At this point, let us return to Exhibit A: Skippyjon Jones.

"Yip, Yippee, Yippito!
It's the end of Alfredo Buzzito!
Skippito is here,
We have nothing to fear.
Adios to the bad Bumblebeeto!"

Then all of the Chimichangos went crazy loco.
First they had a fiesta.
Then they took a siesta.
But after waking up, the Chimichangos got down to serious bees-ness.

-- Skippyjon Jones

On the one hand, the rhymes here are catchy and to be honest, clever. For example, the use of "bees-ness" not only references a "Spanish accent," but also the character of Alfredo Buzzito, the bad Bumblebeeto.

On the other hand, Skippyjon Jones not only (indirectly) references well worn stereotypes that are instantly and unreflectingly accessible to the grown-up's reading the book to their children, but it also reproduces them for another generation - in the form of what might be experienced otherwise as an entertaining, gentle, and sweet little story.

I think it proves Hill's point that parents, writing reviews on amazon, will praise this book because it "introduces" Spanish words to their children - and that the critics become accused of missing the point of the story and being self-righteous and having no sense of humor. In fact, the expectation that a children's book must be innocent seems to be used as itself a defense of Mock Spanish. That is, because this is "just" a children's book, it cannot possibly contain "racism."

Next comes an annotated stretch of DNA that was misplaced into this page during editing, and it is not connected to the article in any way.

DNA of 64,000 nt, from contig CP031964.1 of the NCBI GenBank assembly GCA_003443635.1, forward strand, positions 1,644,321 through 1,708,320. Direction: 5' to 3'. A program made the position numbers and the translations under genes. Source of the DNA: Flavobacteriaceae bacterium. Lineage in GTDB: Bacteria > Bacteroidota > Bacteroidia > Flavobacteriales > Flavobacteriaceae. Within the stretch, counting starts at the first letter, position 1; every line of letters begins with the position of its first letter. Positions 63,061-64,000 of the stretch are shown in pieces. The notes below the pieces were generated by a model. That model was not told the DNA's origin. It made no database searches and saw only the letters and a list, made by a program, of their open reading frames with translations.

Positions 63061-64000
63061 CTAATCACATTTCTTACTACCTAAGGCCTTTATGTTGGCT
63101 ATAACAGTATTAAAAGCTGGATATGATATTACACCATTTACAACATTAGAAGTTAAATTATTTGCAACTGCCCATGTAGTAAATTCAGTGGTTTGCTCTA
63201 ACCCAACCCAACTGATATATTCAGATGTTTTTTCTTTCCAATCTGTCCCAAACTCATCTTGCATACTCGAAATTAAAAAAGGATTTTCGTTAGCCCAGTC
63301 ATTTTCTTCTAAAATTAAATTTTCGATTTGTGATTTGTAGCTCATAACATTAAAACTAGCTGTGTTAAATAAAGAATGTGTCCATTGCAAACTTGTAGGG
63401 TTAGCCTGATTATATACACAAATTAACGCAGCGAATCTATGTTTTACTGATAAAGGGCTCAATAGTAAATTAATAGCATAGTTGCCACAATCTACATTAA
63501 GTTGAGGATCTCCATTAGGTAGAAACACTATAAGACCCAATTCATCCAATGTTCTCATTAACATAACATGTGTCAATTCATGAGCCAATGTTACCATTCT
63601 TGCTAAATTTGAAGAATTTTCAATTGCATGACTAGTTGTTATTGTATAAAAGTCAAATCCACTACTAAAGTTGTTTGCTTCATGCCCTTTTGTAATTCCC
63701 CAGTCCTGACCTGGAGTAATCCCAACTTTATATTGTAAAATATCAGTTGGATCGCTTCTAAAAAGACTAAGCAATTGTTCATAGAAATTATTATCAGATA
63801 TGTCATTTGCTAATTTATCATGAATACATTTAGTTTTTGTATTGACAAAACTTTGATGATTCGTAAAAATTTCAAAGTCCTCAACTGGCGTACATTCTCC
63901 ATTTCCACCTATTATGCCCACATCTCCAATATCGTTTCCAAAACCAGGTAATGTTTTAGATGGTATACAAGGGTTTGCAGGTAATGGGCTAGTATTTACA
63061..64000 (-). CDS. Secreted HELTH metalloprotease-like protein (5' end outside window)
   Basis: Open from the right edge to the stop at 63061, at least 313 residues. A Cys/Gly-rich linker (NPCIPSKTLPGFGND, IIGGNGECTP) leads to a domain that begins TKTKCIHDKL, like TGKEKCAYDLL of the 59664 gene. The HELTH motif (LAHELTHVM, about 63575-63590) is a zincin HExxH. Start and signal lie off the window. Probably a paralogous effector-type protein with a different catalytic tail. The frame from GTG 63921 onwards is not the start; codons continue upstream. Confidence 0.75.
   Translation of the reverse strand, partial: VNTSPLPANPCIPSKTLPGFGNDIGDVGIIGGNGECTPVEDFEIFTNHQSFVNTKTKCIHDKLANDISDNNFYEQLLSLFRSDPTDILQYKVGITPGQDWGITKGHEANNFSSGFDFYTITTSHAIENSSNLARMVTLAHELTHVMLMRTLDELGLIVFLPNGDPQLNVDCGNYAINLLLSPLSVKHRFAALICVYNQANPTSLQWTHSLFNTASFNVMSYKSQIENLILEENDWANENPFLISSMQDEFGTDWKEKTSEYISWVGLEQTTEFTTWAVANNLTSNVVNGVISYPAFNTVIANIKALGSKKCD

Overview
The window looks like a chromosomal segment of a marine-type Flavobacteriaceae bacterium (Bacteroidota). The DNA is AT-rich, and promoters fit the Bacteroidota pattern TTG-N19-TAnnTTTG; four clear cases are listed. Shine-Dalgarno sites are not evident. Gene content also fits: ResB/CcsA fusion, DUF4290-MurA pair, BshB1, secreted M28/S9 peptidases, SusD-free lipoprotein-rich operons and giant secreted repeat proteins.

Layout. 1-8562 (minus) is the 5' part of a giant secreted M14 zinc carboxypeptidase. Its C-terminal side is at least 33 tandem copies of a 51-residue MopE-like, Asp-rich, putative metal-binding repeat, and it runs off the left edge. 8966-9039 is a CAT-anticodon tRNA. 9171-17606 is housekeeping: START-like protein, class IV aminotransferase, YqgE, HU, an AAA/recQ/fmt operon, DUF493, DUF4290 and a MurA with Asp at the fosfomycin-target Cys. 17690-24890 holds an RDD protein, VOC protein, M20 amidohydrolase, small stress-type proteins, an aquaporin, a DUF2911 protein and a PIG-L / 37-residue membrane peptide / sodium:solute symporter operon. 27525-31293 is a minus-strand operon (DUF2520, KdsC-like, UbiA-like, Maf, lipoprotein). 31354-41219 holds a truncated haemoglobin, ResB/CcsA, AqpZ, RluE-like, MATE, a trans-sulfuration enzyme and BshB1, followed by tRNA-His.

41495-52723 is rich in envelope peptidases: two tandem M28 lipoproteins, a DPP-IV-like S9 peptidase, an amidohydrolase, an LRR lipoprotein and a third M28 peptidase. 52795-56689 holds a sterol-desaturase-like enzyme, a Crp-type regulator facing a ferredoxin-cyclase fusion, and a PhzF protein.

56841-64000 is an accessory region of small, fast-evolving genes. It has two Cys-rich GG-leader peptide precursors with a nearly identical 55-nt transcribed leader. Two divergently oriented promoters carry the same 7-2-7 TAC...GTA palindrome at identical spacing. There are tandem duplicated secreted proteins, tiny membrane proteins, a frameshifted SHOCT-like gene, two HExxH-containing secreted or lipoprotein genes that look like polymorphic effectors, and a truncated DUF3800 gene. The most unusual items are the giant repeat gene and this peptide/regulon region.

That is the problem with Skippyjon Jones and Mock Spanish in general. It makes racism seem so catchy and clever and cute.

10 comments:

  1. Thank you for this post. I reviewed a SJJ book on Amazon a while back and was accused by another person of having no humor and of being racist because I was uncomfortable with, as you put it, "Mock Spanish" and the books stereotypes. I struggled a great deal when writing the review with whether the concept presented was "harmless fun" or "damaging." I concluded by simply saying it made me feel bad. Apparently feeling bad about Mock Spanish being racist is racist. LOL Anyway, you made me feel better however unintentional. :)